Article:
The “Losing My Religion” series operates on the assumption that none of the religions of Westeros, Essos, or any other continent have anything to do with actual gods. The “deities” and the lore surrounding them are in fact mythologized accounts of the history of Planetos and may give us important clues for what to expect as the next Long Night draws near.
This is Part II of a series-within-a-series. I am trying to show the credibility of a three-fold hypothesis:
- A magical comet came out of the constellation of the Maiden-Made-of-Light, known to modern Westerosi as the Moonmaid.
- It hit the earth.
- Someone used it to obtain massive amounts of power, such that he was able to control all of Essos from the Bones to the Grey Waste and rule it for ten thousand years.
Ok, so let’s say a magical comet did come out of the Maiden-Made-of-Light, aka the Moonmaid. Magical comets are totally things that happen in Planetos. But we haven’t seen one strike.
What would that even look like?
I think that, logically, we are looking for three things in any possible impact site:
- Geological damage–shattered islands or a massive crater
- Magical damage–too much magic in one place in Planetos seems to act like radiation, mutating life forms and preventing normal societies from arising or colonizing. (See: Sothoryos, the Isle of Toads, Asshai)
- Proximity to the area of the Great Empire of the Dawn
Sothoryos is crawling with magical pollution, but it isn’t close enough. Asshai is close enough and also clearly has some magical radiation poisoning (no children, can’t grow normal food or fish), but it has no markers of a physical comet impact.
I have wondered if the Shrinking Sea might be a giant crater. Maybe it is not shrinking at all, it’s just a big hole that is not near an underground spring, so it only ever has some rainwater in the bottom of it. It also has the advantage of being squarely in the middle of the historical borders of the Great Empire of the Dawn.
But there is no mention of magical radiation in that area. People live around the Shrinking Sea in modern-day Yi Ti, Trader Town, and the territory of the Jhogos Nhai, and none of them have become mutants.
Maybe the impact site looks something like this:
Still farther east lie the so-called Thousand Islands (Ibbenese chartmakers tell us that there are in truth fewer than three hundred), a sea-girt scatter of bleak windswept rocks believed by some to be the last remnants of a drowned kingdom whose towns and towers were submerged beneath the rising seas many thousands of years ago. Only the boldest or the most desperate mariners ever make landfall here, for the people of these islands, though few in number, are a queer folk, inimical to strangers, a hairless people with green-tinged skin who file the teeth of their females into sharp points and slice the foreskins from the members of their males. They speak no known tongue and are said to sacrifice sailors to their squamous, fish-headed gods, likenesses of whom rise from their stony shores, visible only when the tide recedes. Though surrounded by water on all sides, these islanders fear the sea so much that they will not set foot in the water even under threat of death.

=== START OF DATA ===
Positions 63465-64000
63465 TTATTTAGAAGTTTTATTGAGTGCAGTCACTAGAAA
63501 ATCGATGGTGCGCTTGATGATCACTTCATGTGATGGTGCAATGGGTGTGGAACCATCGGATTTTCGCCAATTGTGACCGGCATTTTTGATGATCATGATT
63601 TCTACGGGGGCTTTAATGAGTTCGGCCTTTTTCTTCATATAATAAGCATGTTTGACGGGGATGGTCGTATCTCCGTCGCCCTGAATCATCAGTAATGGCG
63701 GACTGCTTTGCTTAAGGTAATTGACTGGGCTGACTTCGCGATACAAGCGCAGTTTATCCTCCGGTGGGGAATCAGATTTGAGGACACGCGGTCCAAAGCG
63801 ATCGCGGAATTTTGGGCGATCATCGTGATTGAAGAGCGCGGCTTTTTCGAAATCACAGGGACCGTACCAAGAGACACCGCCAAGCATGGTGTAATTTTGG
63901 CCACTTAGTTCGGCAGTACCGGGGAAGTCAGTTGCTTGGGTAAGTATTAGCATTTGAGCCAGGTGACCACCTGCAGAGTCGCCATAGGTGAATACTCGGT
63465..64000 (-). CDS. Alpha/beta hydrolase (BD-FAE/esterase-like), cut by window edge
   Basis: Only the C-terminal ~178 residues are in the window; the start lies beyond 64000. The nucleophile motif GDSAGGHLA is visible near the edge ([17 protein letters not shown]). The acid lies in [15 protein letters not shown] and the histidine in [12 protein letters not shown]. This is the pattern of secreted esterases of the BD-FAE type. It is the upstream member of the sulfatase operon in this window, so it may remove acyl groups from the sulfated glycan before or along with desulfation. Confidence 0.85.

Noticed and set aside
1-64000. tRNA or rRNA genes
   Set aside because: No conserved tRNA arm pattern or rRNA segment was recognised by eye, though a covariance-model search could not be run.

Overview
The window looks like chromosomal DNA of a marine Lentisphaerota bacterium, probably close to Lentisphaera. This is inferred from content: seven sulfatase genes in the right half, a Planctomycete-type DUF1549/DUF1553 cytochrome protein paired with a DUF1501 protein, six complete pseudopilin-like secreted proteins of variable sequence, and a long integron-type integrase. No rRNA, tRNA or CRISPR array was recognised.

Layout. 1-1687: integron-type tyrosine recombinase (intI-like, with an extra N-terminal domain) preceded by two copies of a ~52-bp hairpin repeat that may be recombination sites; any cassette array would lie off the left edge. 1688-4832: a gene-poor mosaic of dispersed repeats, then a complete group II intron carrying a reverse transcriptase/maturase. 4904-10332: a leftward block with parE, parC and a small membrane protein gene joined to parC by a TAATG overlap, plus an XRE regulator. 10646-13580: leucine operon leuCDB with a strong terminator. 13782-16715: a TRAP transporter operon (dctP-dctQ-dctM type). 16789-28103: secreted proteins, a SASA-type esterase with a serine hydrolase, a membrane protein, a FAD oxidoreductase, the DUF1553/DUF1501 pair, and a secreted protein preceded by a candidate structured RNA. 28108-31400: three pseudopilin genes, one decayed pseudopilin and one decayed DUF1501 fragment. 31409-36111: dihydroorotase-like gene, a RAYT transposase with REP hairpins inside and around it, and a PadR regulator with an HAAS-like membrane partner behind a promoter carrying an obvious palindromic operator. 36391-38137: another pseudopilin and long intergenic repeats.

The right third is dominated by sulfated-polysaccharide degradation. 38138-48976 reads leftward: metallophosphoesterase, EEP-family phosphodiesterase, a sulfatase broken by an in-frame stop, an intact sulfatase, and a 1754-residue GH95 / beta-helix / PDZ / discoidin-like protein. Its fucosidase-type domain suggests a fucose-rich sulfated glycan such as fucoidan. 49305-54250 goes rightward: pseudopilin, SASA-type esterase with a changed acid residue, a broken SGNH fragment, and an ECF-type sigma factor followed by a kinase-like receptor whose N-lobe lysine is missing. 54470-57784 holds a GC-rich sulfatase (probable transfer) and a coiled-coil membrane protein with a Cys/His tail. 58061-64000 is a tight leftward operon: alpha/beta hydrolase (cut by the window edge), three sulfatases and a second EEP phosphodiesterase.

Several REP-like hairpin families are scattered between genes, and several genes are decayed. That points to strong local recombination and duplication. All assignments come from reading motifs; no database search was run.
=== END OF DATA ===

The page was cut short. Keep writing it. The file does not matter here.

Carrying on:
Even Corlys Velaryon dared sail no farther east than the Thousand Islands; this was where the Sea Snake turned back on his great northern voyage. In truth, there was no reason for him to continue, save for his hunger to learn what lay beyond the next horizon. Even the fish taken from these eastern seas are oddly misshapen, with a bitter, unpleasant taste, it is said.
The World of Ice & Fire: The Untold History of Westeros and the Game of Thrones (Kindle Locations 8395-8401)
The Thousand Islands are off the northern coast of the area that once was the Great Empire of the Dawn. There is evidence of “towns and towers submerged beneath the rising sea”–the rising sea, or the sinking land? A large comet impact might have contributed to a solid land mass shattering, leaving buildings and whole towns underwater, with nothing but a few hundred islands surviving. The magical radiation could explain the islanders strange appearance. And if that’s what happened to the people on land, gods only know what’s going on under the sea. We know there are “oddly misshapen” fish, what else? Evil mutant mermaids? Perhaps even the undersea creatures known across planetos as “squishers” or “deep ones”? Shudder. Magically irradiated mutant sea life could explain the islanders extreme fear of the water, and their fish-headed gods.
Not only are the Thousand Islands strange, but the shores surrounding them are also sketchy at best.
Only one port of note is to be found on the Shivering Sea east of the Bones: Nefer, chief city of the kingdom of N’ghai, hemmed in by towering chalk cliffs and perpetually shrouded in fog. When seen from the harbor, Nefer appears to be no more than a small town, but it is said that nine-tenths of the city is beneath the ground. For that reason, travelers call Nefer the Secret City. By any name, the city enjoys a sinister reputation as a haunt of necromancers and torturers.
Beyond N’ghai are the forests of Mossovy, a cold dark land of shapechangers and demon hunters.
Beyond Mossovy …
The World of Ice & Fire (Kindle Locations 8407-8411)
I think the Thousand Islands are a very reasonable guess when looking for the strike zone of a magical comet.
Now, supposing a comet did strike, what clues point to the God on Earth using it for his own purposes?